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Election Campaign Kicks Off In Iraq

Iraqis will elect a National Assembly to replace the interim body (file photo) 15 December 2004 -- Campaigning for Iraq's 30 January elections officially began today.

Parties and coalitions must by today submit their lists of candidates to participate in the nationwide poll to select a 275-seat National Assembly, which will draft a permanent constitution and appoint a new government.

Reuters news agency quoted election officials as saying 79 parties and blocs -- 70 parties and nine coalitions -- have presented their slates for the poll so far.

They include a Sunni Muslim grouping, the Iraqi Islamic Party, as well as a joint list put foward by leading figures from Iraq's Shi'a Muslim majority.

Iraqi Prime Minister Iyad Allawi is expected to present a list, and Kurds, secularists, and others are also expected to participate.

The U.S. military today reported the deaths of two more U.S. soldiers in Iraq -- one in a shooting incident south of Baghdad, the other in Anbar Province, which contains the cities of Al-Fallujah and Al-Ramadi.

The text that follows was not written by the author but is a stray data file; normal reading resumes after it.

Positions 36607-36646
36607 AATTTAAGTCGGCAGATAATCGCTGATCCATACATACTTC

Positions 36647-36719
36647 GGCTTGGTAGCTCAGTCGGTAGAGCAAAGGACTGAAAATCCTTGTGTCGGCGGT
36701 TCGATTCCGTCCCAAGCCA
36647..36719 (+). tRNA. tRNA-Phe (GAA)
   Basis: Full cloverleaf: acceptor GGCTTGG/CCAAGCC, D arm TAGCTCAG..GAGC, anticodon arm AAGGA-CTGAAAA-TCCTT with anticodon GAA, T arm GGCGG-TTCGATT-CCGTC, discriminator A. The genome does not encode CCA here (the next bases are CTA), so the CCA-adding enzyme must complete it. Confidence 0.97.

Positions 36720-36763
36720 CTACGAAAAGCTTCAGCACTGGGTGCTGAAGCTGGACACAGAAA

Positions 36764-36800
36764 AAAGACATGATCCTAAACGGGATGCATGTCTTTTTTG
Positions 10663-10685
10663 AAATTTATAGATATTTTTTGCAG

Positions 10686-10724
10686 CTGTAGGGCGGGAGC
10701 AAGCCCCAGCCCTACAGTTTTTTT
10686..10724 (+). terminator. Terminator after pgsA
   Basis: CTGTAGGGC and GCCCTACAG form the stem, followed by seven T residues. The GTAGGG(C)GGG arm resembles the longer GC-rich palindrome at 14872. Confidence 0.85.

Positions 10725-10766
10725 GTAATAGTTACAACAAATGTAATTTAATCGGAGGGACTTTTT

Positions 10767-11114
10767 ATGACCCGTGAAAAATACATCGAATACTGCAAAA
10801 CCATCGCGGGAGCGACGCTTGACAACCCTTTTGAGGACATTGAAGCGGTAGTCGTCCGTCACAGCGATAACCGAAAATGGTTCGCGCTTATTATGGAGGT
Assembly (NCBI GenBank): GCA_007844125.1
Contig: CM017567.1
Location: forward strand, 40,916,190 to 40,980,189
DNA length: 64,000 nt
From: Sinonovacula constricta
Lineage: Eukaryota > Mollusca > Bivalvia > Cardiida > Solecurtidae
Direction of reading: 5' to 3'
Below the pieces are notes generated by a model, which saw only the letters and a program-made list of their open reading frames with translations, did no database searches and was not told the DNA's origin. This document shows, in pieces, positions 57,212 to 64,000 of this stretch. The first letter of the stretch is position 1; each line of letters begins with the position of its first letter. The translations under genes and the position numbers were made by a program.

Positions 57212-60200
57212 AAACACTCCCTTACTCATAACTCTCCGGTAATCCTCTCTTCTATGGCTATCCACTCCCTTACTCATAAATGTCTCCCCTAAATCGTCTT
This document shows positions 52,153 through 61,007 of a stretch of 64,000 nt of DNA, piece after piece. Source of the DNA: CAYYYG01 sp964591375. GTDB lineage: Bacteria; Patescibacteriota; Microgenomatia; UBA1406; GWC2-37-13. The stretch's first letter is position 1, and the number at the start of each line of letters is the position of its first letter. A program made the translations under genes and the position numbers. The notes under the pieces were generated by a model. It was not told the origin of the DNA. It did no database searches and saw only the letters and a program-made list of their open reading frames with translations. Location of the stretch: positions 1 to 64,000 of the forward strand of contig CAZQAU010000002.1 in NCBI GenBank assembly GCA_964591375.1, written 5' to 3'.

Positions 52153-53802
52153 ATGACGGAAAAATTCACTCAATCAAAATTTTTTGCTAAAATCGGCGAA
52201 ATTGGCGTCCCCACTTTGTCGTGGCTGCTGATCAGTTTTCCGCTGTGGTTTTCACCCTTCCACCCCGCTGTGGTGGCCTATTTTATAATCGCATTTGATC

In other news, lawyers for ousted dictator Saddam Hussein have objected to plans by the interim Iraqi authorities to start trials next week of some captured figures from Hussein's regime.

A spokesman for Hussein's team, Ziad Khassawhen, said defense attorneys have not had time to consult with the defendants and that any court proceedings under such conditions would be seen as political show trials.

Hussein himself is not expected to appear in court next week.


[For the latest news on Iraq, see RFE/RL's webpage on "The New Iraq".]

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